### Step 5. Score the data.

The `score` function computes the scores for the training data. An optional `data` input can also be passed to `score`, for example, validation data. The points per predictor for each customer are provided as an optional output.

```[Scores,Points] = score(sc); disp(Scores(1:10)) disp(Points(1:10,:)) ```
``` 528.2044 554.8861 505.2406 564.0717 554.8861 586.1904 441.8755 515.8125 524.4553 508.3169 CustAge ResStatus EmpStatus CustIncome TmWBank OtherCC AMBalance _______ _________ _________ __________ _______ _______ _________ 80.796 62.028 58.777 95.69 92.829 75.732 62.353 99.166 73.445 86.976 95.69 61.524 75.732 62.353 80.796 62.028 86.976 69.896 92.829 50.364 62.353 80.796 73.445 86.976 95.69 61.524 75.732 89.908 99.166 73.445 86.976 95.69 61.524 75.732 62.353 99.166 73.445 86.976 95.69 92.829 75.732 62.353 53.239 73.445 58.777 56.805 61.524 75.732 62.353 80.796 91.446 86.976 95.69 61.524 50.364 49.016 80.796 62.028 58.777 95.69 61.524 75.732 89.908 80.796 73.445 58.777 95.69 61.524 75.732 62.353 ```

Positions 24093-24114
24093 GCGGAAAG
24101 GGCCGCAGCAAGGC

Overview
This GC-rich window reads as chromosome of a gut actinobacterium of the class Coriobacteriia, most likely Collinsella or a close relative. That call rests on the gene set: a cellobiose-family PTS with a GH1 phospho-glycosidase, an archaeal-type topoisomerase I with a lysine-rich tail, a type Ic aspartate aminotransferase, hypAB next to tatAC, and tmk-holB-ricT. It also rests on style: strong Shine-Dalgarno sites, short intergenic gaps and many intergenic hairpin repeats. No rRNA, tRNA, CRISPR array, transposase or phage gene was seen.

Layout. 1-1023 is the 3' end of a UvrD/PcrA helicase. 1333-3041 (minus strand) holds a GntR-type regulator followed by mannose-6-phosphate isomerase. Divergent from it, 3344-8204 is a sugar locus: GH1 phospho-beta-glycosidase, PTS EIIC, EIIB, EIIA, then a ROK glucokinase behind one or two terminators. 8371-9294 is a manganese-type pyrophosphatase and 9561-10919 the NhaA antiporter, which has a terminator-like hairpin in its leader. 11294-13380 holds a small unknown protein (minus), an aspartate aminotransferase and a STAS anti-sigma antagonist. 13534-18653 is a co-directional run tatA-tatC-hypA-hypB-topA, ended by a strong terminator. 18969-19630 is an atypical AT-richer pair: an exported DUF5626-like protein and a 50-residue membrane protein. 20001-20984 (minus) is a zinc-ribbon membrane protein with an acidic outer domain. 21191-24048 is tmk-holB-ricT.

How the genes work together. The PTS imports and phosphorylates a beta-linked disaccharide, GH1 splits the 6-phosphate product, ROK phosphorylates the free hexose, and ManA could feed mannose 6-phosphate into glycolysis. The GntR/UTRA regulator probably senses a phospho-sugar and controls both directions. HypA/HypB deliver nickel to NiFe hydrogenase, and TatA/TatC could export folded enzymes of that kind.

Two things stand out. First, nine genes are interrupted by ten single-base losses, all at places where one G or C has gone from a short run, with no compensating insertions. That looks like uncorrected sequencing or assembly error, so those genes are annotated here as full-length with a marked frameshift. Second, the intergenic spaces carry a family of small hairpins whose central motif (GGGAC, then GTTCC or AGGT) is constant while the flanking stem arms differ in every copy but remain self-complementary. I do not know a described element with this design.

### Step 6. Calculate the probability of default.

To calculate the probability of default, use the `probdefault` function.

```pd = probdefault(sc); ```

Define the probability of being “Good” and plot the predicted odds versus the formatted scores. Visually analyze that the target points and target odds match and that the points-to-double-the-odds (PDO) relationship holds.